Macro-evolution and micro-evolution are terms sometimes used in a scientific context, but more often thrown around by creationists to get around some of the instances in which evolution has been observed. "Macro-evolution" means evolution on a large scale, while "micro-evolution" means evolution on a small scale. A common creationist claim is that micro-evolution has been observed, but macro-evolution never has.
In science, however, there is no clear dividing line between the two. To the extent that "micro-evolution" is a recognized term at all, it generally means change within species, while macro-evolution means change between species. Unfortunately for creationists, speciation has been observed in laboratory conditions -- scientists have successfully induced the evolution of new species that cannot breed with the original strains.
While it is obviously the case that nothing can be directly observed when it occurs on a large enough scale (i.e., longer than a human lifetime), macro-evolution is well confirmed through various tests and models.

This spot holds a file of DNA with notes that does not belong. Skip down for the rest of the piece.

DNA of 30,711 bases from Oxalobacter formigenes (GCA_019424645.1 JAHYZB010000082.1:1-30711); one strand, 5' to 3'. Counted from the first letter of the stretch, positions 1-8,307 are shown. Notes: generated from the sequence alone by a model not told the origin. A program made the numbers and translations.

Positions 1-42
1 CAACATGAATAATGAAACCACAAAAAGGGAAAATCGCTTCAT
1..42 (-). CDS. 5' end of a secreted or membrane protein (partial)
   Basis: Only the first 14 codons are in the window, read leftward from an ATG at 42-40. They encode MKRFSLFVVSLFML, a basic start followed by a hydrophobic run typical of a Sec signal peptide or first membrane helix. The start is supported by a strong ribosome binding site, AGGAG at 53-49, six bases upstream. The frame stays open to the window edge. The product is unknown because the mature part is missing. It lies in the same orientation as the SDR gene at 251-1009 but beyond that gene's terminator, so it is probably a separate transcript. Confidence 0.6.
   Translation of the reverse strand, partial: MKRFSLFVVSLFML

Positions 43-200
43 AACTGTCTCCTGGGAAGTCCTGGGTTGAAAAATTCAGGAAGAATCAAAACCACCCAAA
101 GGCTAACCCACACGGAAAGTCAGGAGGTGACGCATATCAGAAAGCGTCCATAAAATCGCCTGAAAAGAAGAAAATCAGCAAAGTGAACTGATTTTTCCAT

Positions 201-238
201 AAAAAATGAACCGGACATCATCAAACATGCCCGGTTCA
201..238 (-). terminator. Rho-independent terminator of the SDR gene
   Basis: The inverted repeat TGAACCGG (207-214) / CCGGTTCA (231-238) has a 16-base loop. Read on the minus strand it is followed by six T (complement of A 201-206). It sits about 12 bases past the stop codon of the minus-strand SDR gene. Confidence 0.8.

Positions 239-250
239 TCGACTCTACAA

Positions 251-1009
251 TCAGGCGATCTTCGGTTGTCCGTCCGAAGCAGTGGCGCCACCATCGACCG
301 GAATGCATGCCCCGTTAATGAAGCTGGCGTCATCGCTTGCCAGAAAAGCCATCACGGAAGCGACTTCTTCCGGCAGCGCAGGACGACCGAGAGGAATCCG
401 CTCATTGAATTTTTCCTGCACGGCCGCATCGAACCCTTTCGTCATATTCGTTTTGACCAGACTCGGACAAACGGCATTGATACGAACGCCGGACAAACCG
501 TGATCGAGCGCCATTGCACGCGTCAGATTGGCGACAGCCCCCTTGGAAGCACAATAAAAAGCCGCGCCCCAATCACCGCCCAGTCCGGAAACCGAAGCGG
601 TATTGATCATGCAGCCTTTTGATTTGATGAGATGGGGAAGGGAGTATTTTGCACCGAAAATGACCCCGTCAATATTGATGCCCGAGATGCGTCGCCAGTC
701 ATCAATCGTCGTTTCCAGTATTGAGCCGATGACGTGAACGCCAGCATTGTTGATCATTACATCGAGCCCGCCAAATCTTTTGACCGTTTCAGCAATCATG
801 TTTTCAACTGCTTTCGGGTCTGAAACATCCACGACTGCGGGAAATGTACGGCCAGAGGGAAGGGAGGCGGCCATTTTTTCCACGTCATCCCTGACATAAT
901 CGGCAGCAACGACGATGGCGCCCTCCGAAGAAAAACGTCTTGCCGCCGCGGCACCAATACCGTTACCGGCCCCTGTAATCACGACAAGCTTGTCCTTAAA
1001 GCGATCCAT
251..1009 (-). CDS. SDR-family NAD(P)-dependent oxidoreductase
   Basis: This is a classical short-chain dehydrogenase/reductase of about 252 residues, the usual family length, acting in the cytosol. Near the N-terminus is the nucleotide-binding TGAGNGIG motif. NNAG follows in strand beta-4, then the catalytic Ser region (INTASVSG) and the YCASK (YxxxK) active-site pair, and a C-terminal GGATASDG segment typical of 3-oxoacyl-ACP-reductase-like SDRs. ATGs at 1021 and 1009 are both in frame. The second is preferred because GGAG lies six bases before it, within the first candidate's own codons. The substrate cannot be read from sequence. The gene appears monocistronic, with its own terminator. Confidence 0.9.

Because speciation is an observed phenomenon, creationists like to redefine terms by talking about "macro-evolution" not in terms of species but in terms of "kinds." But a kind is not a scientific notion, and creationists are notoriously vague when it comes to defining what it means.
- For instance, is a chihuahua the same kind as a Saint Bernard?
- How about a chihuahua and a dire wolf?
- How about a wolf and a house cat? They're both mammals and both in the carnivora family.
In science, there is no clear dividing line between "kinds" beyond species (and even species can be a fuzzy term). Creationists do not agree with one another about exactly what "kind" means, either, and have never proposed a rigorous definition. They only agree on the ad hoc sense that whenever it can be agreed that evolution is solidly proved between two species, they must not be the same kind. This is an example of moving the goalposts.